Lobby and cafe temporarily closed

last edited on Tue. August 15 2017

The Smart Museum’s lobby and Miriam’s Café will temporarily close for renovations this August. 

From Monday, August 21 through Monday, September 11, the Eunice Ratner Reception Gallery will be closed to the public as we remove Jessica Stockholder’s Threshold installation Rose’s Inclination, update our welcome desk and other lobby furnishing, and install a new site-specific work from Emmanuel Pratt, Radical [Re]Constructions.

Welcome Blanket (now on view) and Conversations with the Collection: Building/Environments (opening August 29) will remain open as scheduled and will be accessible to visitors during construction.

“The Smart's team has been thinking about built space for our upcoming Building/Environments exhibition and the discussions naturally turned to our own spaces and how they shape our visitors’ experiences. With this lobby project, we are exploring one of the ways we can make our public space a more flexible and welcoming space for all,” said Alison Gass, the Dana Feitler Director of the Smart Museum. “Emmanuel has a history of compelling projects that mix art, architecture, and community-building. As our newest Threshold artist and 2017–2018 Interpreter in Residence, he is an ideal partner for this project.”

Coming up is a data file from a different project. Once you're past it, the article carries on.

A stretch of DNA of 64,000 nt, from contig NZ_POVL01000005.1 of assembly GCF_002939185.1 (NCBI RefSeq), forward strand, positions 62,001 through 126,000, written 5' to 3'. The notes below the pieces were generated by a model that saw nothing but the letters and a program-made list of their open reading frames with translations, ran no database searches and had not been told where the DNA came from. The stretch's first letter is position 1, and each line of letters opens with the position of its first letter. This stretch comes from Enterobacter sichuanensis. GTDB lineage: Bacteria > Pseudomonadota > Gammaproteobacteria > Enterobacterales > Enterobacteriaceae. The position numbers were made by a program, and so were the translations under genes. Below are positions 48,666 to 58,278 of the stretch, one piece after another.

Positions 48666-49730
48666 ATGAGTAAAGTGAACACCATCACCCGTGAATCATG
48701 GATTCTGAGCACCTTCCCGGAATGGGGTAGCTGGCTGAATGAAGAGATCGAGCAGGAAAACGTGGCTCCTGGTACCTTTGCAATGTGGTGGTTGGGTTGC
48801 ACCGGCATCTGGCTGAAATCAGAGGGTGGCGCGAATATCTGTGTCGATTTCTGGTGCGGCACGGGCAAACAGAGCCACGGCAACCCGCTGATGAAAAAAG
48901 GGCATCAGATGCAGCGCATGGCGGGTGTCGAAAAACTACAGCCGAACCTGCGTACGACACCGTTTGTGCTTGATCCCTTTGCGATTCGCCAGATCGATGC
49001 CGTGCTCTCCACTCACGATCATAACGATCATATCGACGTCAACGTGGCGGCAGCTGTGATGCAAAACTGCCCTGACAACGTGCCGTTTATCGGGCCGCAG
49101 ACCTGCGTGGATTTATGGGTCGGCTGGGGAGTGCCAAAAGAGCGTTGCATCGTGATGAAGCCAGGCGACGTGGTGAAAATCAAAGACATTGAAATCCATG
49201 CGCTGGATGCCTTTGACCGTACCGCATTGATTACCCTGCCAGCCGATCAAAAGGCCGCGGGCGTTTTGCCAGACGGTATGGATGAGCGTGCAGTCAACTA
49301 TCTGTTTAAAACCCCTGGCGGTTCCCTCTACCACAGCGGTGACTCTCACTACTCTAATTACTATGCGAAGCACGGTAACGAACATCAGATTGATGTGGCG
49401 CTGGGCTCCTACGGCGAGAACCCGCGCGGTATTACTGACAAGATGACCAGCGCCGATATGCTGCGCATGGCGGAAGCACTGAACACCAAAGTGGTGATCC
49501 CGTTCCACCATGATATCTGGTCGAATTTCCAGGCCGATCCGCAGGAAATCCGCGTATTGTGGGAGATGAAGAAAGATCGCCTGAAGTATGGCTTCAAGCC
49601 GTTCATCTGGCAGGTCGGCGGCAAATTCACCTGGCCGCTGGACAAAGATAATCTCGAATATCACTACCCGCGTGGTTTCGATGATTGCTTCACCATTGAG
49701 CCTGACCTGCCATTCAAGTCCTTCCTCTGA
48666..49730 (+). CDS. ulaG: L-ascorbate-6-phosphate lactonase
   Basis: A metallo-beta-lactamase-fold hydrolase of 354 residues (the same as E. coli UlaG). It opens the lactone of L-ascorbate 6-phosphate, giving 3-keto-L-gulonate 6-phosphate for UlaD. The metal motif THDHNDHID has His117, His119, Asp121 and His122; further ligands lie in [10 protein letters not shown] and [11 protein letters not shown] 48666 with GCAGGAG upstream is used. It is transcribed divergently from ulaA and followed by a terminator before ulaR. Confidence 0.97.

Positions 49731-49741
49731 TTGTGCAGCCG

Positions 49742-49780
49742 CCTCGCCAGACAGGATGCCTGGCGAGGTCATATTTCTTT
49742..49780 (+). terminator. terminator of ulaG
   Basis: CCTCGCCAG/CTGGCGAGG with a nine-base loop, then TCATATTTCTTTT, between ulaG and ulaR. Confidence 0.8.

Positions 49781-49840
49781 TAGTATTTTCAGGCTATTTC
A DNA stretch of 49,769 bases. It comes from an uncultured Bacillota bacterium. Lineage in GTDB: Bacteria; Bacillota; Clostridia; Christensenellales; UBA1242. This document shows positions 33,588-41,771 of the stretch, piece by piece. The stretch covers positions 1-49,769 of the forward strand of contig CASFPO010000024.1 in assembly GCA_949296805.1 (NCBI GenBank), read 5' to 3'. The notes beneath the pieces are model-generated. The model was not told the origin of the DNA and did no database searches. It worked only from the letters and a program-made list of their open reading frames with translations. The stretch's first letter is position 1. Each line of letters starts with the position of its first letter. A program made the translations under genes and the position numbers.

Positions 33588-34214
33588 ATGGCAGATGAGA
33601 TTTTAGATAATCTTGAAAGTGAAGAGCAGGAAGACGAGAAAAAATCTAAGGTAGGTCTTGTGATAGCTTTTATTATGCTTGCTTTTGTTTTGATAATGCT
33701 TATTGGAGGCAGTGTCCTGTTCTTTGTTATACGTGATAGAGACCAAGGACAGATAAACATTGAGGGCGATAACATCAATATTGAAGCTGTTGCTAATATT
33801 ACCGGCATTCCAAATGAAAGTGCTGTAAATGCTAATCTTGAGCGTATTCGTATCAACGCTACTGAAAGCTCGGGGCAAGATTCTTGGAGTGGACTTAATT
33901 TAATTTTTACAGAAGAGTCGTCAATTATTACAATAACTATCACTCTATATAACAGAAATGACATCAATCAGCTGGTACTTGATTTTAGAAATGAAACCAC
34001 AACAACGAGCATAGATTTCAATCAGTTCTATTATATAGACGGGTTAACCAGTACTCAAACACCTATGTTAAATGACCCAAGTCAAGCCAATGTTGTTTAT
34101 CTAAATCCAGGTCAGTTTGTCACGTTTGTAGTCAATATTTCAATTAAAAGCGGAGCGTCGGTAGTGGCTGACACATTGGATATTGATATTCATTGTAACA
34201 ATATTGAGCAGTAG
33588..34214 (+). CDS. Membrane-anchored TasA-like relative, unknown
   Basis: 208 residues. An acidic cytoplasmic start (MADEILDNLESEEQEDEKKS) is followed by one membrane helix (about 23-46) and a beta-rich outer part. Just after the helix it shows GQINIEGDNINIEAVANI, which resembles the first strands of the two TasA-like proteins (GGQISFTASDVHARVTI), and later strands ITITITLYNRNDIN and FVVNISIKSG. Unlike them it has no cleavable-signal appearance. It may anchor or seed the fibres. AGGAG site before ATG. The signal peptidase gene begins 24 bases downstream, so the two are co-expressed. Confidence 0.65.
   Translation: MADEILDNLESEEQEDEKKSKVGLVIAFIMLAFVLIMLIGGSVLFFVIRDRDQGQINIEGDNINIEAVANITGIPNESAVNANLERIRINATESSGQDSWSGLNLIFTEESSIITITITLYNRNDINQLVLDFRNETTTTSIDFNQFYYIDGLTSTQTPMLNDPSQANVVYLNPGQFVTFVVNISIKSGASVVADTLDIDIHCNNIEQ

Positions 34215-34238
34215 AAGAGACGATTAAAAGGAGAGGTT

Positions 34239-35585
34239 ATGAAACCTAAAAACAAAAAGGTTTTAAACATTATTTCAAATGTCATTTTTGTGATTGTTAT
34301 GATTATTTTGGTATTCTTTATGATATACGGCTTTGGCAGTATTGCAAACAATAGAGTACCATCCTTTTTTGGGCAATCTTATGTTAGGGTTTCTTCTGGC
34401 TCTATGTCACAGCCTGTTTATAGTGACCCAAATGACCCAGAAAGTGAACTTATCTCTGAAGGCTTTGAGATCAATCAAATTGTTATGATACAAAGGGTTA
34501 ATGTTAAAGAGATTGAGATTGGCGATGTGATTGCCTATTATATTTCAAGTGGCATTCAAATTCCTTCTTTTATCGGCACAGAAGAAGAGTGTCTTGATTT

The reconfiguration will open up space around the lobby's bank of courtyard-facing windows—which are currently in large part blocked off by the Museum’s front desk and coffee kiosk. In early fall, existing cafe seating and other lobby furniture will be replaced in phases by custom-built furnishings designed by Pratt. 

The new furnishings complement Pratt’s Radical [Re]Constructions (opens September 12). The installation—the sixth project in the Threshold series, which commissions large-scale artworks for the Eunice Ratner Reception Gallery and Vera and A. D. Elden Sculpture Garden—will feature several elements that link the Museum’s lobby and courtyard to active sites of regenerative placemaking in Chicago’s Washington Park neighborhood, including a 3-dimensional installation of a house façade and sculptural furniture created from reclaimed wood. As the Smart’s Interpreter in Residence, Pratt will convene a series of interdisciplinary dinners on the subject of the built environment and issues like housing, work, health, and education. 

The Museum’s lobby was designed by the modernist architect Edward Larrabee Barnes. The cafe kiosk and welcome desk were added during a 1999 renovation. 

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